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JENNIE FRISCIA v. SAFEGUARD INSURANCE COMPANY (08/16/68)

CIVIL COURT OF THE CITY OF NEW YORK, TRIAL TERM, NEW YORK COUNTY


August 16, 1968

JENNIE FRISCIA, PLAINTIFF,
v.
SAFEGUARD INSURANCE COMPANY, DEFENDANT

Martin B. Stecher, J.

Author: Stecher

 This is an action on an insurance policy brought by an assured against the issuer following the theft from the plaintiff of the Cadillac car designated in the policy. After trial, the jury, by a special verdict (CPLR 4111, subd. [b]), found (and to the extent that the jury made no findings, I find) that the plaintiff, for a valuable consideration, purchased the automobile in question through the agency of an automobile mechanic; that at the time the car was transferred to her it was owned by a person other than the transferor (in fact it was a stolen car with an altered vehicle identification number); that the identity of the transferor and all of the documents on which his prior registration of the vehicle were founded were fictitious; and that the plaintiff was innocent of any knowledge of the absence of title in her transferor. As she had for 20 years past, she insured the vehicle with the defendant against various casualties including theft. Three months later, the car was stolen from Mrs. Friscia, but the carrier refused to compensate her for the loss.

Simply stated, the issue is: Does the innocent purchaser for value of a stolen automobile acquire an interest therein which can be insured?

Counsel for the parties assure me there are no reported cases in point in New York and cite neither case nor statute from this jurisdiction. Counsel for the defendant cites cases originating in other jurisdictions which involve the interpretation of policy provisions not contained in the policy in evidence.

In order to recover, the assured must have had an insurable interest in the property (Insurance Law, § 148); and that interest is defined in the statute as "any lawful and substantial economic interest in the safety or preservation of the property from loss". The statute is a codification of the rule at common law (Fowler v. New York Ind. Ins. Co., 26 N. Y. 422); and whether the origin of the rule be found in the theory that "A policy is a contract of indemnity" so that in the absence of an interest in the property "the holder of the policy sustains no loss" (Peabody & Riggs v. Washington County Mut. Ins. Co., 20 Barb. 339, 341); or in the doctrine that in the absence of a property interest in the holder, the policy is nothing but a wager that the casualty will occur (which may induce the occurrence of the event) (Fowler v. New York Ind. Ins. Co., supra); the rule has long been in effect that the policy is unenforcible unless the holder had an interest in the property at the time of its destruction or other loss.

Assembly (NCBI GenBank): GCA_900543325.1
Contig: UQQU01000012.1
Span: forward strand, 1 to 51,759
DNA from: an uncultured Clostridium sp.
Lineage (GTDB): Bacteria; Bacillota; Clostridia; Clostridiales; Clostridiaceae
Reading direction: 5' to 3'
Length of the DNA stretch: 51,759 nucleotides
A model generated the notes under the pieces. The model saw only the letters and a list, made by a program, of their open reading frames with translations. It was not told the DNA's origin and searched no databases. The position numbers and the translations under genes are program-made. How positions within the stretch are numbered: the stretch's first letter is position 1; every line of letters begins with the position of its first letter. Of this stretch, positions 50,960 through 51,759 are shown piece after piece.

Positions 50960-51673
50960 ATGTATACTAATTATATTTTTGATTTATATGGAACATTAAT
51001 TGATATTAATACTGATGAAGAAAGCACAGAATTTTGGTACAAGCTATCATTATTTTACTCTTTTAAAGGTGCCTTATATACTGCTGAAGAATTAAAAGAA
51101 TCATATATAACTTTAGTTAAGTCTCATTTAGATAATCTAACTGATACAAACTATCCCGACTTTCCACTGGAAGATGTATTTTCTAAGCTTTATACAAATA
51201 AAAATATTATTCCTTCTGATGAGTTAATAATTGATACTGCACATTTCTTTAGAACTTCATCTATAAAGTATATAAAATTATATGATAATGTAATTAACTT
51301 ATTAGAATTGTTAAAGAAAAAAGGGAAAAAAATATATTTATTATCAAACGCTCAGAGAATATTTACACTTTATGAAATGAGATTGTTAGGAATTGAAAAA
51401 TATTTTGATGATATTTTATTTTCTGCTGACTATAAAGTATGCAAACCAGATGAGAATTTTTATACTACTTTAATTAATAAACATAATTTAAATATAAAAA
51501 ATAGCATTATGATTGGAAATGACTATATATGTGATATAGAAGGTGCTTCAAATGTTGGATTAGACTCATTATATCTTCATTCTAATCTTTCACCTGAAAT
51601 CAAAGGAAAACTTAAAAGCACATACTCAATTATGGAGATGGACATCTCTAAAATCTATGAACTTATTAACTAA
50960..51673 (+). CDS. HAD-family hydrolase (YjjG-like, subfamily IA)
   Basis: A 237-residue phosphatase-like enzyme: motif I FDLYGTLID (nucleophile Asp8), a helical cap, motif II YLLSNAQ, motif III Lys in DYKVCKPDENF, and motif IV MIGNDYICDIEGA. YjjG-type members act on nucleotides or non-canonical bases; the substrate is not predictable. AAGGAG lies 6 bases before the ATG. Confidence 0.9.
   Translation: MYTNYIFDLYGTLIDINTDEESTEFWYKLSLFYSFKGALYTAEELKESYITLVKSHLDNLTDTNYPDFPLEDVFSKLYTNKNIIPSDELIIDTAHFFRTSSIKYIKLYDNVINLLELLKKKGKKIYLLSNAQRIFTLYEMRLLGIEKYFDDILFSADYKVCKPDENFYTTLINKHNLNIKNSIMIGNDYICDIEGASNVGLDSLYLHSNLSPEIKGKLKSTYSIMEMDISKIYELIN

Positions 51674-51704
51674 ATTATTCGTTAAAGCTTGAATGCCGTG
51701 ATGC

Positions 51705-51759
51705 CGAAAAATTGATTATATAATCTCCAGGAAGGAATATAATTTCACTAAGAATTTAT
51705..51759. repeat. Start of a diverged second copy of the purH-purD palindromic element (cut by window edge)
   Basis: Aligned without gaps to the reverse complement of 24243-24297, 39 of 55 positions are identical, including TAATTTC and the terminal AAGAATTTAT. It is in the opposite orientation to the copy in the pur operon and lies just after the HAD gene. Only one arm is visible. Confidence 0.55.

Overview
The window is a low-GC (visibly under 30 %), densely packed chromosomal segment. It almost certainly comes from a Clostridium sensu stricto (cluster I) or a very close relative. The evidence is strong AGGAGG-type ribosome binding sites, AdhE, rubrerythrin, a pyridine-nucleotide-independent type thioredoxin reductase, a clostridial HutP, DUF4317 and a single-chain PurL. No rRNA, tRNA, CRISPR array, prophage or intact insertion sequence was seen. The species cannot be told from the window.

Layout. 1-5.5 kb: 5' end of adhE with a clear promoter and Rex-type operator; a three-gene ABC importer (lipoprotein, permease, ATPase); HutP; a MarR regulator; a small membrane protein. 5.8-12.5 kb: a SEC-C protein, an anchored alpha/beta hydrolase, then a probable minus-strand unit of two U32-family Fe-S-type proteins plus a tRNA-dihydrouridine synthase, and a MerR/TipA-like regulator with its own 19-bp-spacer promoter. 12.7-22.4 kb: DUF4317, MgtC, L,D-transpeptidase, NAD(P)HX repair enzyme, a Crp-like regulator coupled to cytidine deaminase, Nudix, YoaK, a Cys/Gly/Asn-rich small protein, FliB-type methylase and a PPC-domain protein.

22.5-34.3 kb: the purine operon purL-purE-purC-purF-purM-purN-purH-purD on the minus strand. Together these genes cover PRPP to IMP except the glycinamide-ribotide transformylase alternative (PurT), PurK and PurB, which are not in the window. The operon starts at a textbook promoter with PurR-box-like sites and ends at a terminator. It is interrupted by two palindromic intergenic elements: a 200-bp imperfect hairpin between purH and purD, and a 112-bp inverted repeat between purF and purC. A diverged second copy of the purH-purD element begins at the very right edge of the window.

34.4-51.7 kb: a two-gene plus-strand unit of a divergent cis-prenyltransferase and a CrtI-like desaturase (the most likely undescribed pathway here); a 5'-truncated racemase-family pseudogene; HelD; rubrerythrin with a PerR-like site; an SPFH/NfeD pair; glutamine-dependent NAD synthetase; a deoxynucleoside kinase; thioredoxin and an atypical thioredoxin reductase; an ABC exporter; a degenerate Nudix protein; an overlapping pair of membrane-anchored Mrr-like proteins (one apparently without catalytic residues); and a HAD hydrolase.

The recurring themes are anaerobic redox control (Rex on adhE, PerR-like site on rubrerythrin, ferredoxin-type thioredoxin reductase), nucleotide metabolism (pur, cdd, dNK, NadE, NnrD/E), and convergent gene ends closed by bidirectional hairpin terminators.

The character of the interest need not be title, legal or equitable. "It is well settled that any person has an insurable interest in property, by the existence of which he will gain an advantage, or by the destruction of which he will suffer a loss, whether he has or has not any title in, or lien upon, or possession of the property itself." (Harrison v. Fortlage, 161 U.S. 57, 65; Rohrbach v. Germania Fire Ins. Co., 62 N. Y. 47, 55; Modern Music Shops v. Concordia Fire Ins. Co., 131 Misc. 305.)

Did Mrs. Friscia have a "substantial economic interest" in this car which would have been advanced by the car's preservation?

The burden of pleading and proving such an interest is on the plaintiff (Granger v. Howard Ins. Co., 5 Wend. 202; Peabody & Biggs v. Washington County Mut. Ins. Co., supra ; Fowler v. New York Ind. Ins. Co., supra) and the failure to so plead warrants a dismissal of the complaint (Freeman v. Fulton Fire Ins. Co., 38 Barb. 247; Manhattan Fire & Mar. Ins. Co. v. Tishman Co., 203 Misc. 452). The complaint, alleging no interest in the plaintiff whatever, is defective. No motion, however, was made to dismiss for failure to plead a cause of action and as the issue of insurability was fully litigated and a prima facie case established sufficient to warrant the granting of a motion to amend the complaint to conform to the evidence (CPLR 3025, subd. [c]), such motion will be deemed to have been made and granted and the case is decided on its merits.